Dr N. Alpins from Australia explains.
OTEurope will be bringing you a report on Dr Alpins's presentation at a later date. In the meantime further breaking news from the congress included:
Positive pooled results confirm Microplasmin’s potential to transform the treatment of retinal disorders
The pooled results from the microplasmin MIVI-TRUST Phase III programme have shown that microplasmin was successful in resolving vitreomacular adhesion (VMA) and was able to cure full thickness macular hole (FTMH) without the need for surgery. It was also reported as being safe and well tolerated.
The MIVI-TRUST programme is the largest interventional clinical programme ever performed to specifically evaluate the vitreoretinal interface in patients with retinal disorders, recruiting a total of 652 patients at 90 centres across the US and Europe.
The results were presented at the EURETINA (European Society of Retina Specialists) Congress in Paris, France by Professor Peter Stalmans (University Hospitals Leuven, Belgium). Thrombogenics, the biopharmaceutical developer of microplasmin said that the results demonstrate the potential of microplasmin to transform the treatment of a range of retinal disorders.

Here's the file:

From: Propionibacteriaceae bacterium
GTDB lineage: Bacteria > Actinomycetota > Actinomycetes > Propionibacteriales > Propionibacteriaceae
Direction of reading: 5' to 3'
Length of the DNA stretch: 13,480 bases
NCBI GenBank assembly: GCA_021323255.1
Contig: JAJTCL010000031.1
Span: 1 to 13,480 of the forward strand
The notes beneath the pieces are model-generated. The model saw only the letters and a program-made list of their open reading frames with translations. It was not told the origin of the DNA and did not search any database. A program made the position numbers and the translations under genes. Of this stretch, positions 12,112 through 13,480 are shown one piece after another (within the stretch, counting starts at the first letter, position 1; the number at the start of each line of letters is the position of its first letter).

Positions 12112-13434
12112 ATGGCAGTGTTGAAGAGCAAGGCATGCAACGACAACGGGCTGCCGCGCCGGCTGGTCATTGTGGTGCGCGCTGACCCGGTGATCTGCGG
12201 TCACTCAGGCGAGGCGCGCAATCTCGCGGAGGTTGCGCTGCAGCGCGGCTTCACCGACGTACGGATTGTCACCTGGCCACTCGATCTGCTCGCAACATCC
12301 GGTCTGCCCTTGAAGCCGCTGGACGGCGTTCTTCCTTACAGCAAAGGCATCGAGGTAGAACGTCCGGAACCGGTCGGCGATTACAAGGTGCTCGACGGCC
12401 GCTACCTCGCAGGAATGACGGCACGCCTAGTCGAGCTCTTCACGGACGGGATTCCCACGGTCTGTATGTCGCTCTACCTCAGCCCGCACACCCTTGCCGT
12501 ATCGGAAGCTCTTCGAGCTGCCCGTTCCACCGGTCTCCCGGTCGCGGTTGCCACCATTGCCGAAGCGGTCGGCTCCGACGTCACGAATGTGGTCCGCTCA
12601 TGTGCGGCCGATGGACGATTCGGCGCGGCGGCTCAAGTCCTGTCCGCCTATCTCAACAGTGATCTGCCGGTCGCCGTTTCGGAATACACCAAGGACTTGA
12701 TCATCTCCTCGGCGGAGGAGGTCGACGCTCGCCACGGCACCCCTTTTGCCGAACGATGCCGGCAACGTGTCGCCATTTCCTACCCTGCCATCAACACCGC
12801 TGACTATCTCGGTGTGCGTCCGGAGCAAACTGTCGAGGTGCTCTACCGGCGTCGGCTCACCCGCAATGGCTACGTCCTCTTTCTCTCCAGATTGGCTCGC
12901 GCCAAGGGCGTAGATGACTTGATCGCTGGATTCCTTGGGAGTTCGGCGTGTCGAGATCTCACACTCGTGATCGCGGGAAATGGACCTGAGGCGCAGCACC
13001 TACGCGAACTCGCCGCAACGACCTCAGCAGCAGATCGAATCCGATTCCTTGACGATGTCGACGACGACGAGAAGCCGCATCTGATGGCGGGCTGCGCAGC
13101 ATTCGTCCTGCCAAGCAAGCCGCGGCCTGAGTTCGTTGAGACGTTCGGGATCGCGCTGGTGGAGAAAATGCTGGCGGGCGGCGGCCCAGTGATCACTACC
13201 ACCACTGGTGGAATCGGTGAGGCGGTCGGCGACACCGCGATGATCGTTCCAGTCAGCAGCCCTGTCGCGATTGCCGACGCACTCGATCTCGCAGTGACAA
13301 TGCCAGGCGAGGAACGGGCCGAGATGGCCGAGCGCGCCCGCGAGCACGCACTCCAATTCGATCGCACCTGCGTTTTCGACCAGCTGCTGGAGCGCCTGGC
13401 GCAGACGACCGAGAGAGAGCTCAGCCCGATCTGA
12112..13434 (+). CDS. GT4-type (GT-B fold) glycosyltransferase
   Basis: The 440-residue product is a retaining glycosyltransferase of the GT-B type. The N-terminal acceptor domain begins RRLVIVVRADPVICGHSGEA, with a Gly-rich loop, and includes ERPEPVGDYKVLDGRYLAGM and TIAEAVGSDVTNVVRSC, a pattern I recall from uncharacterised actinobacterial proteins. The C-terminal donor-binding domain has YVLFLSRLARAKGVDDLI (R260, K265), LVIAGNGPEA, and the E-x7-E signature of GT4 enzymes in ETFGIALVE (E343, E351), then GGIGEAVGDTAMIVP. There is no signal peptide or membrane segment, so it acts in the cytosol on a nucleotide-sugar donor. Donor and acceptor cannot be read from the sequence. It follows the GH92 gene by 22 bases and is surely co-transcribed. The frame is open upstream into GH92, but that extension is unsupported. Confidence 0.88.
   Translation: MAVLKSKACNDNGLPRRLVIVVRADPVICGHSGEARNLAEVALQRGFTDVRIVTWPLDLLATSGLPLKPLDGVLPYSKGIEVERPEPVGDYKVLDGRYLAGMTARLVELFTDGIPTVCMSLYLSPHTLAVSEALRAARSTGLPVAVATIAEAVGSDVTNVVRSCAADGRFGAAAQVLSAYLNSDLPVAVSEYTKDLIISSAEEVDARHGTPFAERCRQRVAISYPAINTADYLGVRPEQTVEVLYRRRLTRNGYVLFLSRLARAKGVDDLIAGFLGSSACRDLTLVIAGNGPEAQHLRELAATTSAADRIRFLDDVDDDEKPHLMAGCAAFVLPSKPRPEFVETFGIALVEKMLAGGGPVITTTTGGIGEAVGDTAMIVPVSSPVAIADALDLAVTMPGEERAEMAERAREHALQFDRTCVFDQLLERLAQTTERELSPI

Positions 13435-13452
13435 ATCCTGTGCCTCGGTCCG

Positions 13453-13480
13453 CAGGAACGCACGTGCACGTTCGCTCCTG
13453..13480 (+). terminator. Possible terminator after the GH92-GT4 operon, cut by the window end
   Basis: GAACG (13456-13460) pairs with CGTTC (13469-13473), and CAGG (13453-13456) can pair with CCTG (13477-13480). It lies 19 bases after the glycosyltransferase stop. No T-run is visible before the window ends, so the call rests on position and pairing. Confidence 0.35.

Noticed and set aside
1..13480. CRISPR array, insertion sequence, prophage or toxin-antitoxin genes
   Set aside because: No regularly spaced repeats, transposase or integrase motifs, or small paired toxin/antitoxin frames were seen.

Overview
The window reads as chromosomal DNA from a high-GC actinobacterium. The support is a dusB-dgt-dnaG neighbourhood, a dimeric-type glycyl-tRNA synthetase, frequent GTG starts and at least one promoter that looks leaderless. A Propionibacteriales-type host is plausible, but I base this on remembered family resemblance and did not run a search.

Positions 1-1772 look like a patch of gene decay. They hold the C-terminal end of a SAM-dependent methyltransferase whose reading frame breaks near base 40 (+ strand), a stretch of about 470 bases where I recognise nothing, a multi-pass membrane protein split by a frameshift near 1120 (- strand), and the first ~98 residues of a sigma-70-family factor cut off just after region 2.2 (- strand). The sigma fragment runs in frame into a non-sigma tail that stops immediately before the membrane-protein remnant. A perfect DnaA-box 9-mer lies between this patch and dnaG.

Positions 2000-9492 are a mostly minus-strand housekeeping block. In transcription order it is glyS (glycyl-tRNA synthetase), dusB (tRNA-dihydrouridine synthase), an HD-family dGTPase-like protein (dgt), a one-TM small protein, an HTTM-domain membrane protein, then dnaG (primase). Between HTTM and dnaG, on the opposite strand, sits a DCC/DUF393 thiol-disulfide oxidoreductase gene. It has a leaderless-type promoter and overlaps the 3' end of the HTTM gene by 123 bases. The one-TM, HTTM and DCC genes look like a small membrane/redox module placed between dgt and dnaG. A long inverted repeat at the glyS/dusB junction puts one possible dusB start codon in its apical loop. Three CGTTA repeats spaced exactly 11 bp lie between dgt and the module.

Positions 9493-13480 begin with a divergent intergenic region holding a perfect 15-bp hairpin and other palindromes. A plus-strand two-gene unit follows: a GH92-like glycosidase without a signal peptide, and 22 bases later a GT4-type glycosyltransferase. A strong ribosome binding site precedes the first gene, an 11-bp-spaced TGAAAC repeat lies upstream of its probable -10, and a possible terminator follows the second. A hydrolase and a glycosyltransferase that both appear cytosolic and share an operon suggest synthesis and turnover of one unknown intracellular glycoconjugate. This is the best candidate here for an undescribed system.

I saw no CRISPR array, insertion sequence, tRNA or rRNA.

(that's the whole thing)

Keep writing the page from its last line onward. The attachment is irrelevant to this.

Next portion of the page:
Both the TG-MV-006 and TG-MV-007 trials met the primary endpoint, achieving a statistically significant improvement in the resolution of VMA. The pooled results from the MIVI-TRUST program showed that 26.4% of the 465 microplasmin treated patients achieved resolution of their VMA at 28 days, compared to 10.2% of the 182 patients who received a placebo injection, a highly statistically significant result (p=0.000002).
Professor Peter Stalmans said: I am delighted to have presented these pooled results for the first time. Based on these exciting Phase III results and my own personal experience, I have little doubt that microplasmin will quickly become an important treatment option for patients with a range of retinal disorders, including macular hole. The benefits of this simple one-off injection are very appealing, when compared to surgery, to both patients and retina specialists.
A more comprehensive report on these results will appear in the November issue of Ophthalmology Times Europe.